8.  The present bill contains express provision for what is, in effect, a kind of post-legislative scrutiny (though this will not be carried out by the United Kingdom Parliament). Schedules 1 and 6 require the Northern Ireland Assembly to reconsider the continuing operation of the new department responsible for policing and justice and to review of the arrangements relating to judicial appointments and removals before 1 May 2012.

9.  While we understand the political requirements for progress to be made on the process of devolution of policing and justice functions to Northern Ireland, it is not clear to us that there is an emergency situation that in and of itself justifies the departure from the principle that bills of constitutional significance should be subject to pre-legislative scrutiny in the United Kingdom Parliament. Nor is it obvious to us that circumstances exist which justify the bill being put on a fast-track legislative process in the House of Commons and the House of Lords. The bill is, in effect, amending the uncodified constitution of the United Kingdom and such changes should be made only after careful deliberation.

The role of the Prime Minister in judicial appointments and removals

10.  The bill sets out an interim framework for judicial appointments and removals from office: schedule 6 requires a committee of the Northern Ireland Assembly to review the operation of the new framework before 1 May 2012.

11.  The interim framework (reflecting current arrangements) gives the Prime Minister the power of recommendation in the appointments process to fill a vacancy for the most senior members of the Northern Ireland judiciary—the Lord Chief Justice of Northern Ireland and for Lords Justices of Appeal. Before making such a recommendation to Her Majesty, the Prime Minister is required to consult the Lord Chief Justice of Northern Ireland or the senior Lord Justice of Appeal and the Northern Ireland Judicial Appointments Commission.

12.  The Prime Minister will also have a role in any process to remove from office the Lord Chief Justice of Northern Ireland, a Lord Justice of Appeal of Northern Ireland and certain Northern Ireland High Court judges. Ultimately, such senior judges may only be removed from office, on grounds of misbehaviour, upon an address to Her Majesty from both Houses of Parliament. The Prime Minister's functions would be to convene a tribunal (after consulting the Lord Chancellor) to investigate the matter and consider whether to recommend removal. The motion for such an address would be made by the Prime Minister in the House of Commons.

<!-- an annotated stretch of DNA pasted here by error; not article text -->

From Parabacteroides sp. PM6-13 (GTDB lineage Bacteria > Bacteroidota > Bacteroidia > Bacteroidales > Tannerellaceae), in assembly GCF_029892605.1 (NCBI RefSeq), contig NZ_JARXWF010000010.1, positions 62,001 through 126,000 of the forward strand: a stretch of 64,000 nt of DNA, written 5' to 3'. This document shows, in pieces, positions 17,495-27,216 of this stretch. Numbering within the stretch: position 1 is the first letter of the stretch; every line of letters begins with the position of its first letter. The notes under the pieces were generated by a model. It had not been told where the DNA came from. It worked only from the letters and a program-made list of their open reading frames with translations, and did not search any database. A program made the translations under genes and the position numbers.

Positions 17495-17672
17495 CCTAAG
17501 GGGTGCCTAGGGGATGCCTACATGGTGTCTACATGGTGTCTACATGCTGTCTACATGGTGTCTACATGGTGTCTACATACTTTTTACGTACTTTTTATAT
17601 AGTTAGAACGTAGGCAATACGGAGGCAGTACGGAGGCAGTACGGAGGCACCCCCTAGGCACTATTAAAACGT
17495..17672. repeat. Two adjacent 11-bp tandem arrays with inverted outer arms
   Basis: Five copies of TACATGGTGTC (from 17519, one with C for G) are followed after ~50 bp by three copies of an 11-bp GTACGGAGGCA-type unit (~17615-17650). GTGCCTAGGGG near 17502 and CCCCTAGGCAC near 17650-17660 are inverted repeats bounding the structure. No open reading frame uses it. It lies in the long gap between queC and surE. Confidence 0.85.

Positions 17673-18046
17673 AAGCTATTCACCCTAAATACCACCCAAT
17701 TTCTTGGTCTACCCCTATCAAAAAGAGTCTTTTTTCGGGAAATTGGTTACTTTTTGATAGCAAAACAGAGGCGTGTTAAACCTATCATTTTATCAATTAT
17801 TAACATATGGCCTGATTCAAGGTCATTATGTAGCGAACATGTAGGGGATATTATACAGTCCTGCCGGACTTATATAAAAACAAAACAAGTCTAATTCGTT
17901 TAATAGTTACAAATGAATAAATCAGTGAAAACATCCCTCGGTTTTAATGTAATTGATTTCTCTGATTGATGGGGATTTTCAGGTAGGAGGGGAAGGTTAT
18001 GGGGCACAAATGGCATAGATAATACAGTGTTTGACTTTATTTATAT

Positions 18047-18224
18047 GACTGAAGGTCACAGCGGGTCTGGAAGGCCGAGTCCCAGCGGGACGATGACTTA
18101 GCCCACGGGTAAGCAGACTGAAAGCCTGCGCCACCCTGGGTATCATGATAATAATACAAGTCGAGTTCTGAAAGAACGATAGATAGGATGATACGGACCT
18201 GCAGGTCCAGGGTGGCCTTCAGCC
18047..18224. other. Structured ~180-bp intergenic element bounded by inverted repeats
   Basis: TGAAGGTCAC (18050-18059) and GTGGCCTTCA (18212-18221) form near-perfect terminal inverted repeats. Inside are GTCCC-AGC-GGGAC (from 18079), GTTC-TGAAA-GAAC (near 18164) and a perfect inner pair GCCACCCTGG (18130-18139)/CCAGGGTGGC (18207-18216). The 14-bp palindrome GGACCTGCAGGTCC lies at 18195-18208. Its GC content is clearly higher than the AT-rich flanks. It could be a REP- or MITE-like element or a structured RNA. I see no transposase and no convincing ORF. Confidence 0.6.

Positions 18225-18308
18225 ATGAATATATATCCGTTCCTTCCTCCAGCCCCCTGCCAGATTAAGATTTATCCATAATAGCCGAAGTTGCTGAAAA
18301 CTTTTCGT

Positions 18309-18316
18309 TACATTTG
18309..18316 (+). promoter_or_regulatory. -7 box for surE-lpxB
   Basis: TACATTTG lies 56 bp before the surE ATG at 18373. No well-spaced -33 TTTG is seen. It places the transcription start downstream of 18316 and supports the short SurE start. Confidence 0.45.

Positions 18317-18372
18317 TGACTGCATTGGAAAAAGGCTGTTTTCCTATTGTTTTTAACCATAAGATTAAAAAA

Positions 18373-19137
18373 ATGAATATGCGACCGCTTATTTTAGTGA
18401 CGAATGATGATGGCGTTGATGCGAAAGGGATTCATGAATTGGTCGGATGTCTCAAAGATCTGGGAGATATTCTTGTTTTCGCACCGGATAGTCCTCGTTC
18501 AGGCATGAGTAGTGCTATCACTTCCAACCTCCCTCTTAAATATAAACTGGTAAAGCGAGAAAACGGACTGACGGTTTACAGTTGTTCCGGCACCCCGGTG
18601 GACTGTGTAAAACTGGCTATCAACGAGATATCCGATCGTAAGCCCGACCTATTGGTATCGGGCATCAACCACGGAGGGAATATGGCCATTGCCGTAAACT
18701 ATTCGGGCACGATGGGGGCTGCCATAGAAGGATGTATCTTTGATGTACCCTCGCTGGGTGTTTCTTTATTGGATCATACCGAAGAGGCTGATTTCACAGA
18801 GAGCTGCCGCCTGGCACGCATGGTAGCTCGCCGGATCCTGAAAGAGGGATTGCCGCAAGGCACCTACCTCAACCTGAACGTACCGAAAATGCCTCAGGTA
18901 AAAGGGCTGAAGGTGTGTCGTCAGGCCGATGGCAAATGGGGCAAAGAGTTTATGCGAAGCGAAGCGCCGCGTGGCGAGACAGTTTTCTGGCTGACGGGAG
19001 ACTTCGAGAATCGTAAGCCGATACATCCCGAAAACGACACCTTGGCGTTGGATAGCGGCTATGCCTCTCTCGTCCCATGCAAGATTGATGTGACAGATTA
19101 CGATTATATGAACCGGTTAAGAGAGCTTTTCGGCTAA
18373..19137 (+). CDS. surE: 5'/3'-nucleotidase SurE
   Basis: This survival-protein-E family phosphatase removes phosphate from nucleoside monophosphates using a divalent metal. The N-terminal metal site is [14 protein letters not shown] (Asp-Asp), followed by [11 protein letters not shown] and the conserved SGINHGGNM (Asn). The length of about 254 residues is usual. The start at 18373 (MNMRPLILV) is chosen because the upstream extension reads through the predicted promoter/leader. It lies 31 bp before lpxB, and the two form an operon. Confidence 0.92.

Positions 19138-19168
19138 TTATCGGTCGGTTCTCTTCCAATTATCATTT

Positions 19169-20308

13.  While we accept that there is a need for ministers to be involved in both the appointment of and any steps to remove a member of the senior judiciary in Northern Ireland, we question whether the Prime Minister should have a role in these processes.

14.  In March 2008, the Draft Constitutional Renewal Bill proposed removing the Prime Minister from the process of appointments to the United Kingdom Supreme Court.[3] There is a case for saying that, in the new constitutional settlement that has emerged from the Constitutional Reform Act 2005, if a minister within the United Kingdom Government is to be made responsible for judiciary-related matters, that minister should be the Lord Chancellor.[4] The Lord Chancellor's constitutional role in relation to the rule of law is expressly recognised by section 1 of the 2005 Act; he has a statutory duty to "defend" the independence of the judiciary, distinguishing him from other ministers whose duty is to "uphold" that independence (section 3),[5] and his distinct oath of office requires him to respect the rule of law and defend judicial independence (section 17 of the 2005 Act).

1   Robinson v Secretary of State for Northern Ireland [2002] UKHL 32, paragraph 11 (Lord Bingham of Cornhill). Back

2   House of Lords Minutes of Evidence taken before the Select Committee on the Constitution, Meeting with the Lord Chancellor, 28 January 2009, Q 23 (unrevised transcript). Back

3   The Governance of Britain-Draft Constitutional Renewal Bill, schedule 3 to the Bill (Cm 7342-II). Back

4   See generally House of Lords Constitution Committee, Sixth Report of 2006-07, Relations between the executive, the judiciary and Parliament (HL 151). Back

5   The Justice (Northern Ireland) Act 2002 similarly creates duties to "uphold" rather than "defend" judicial independence. Back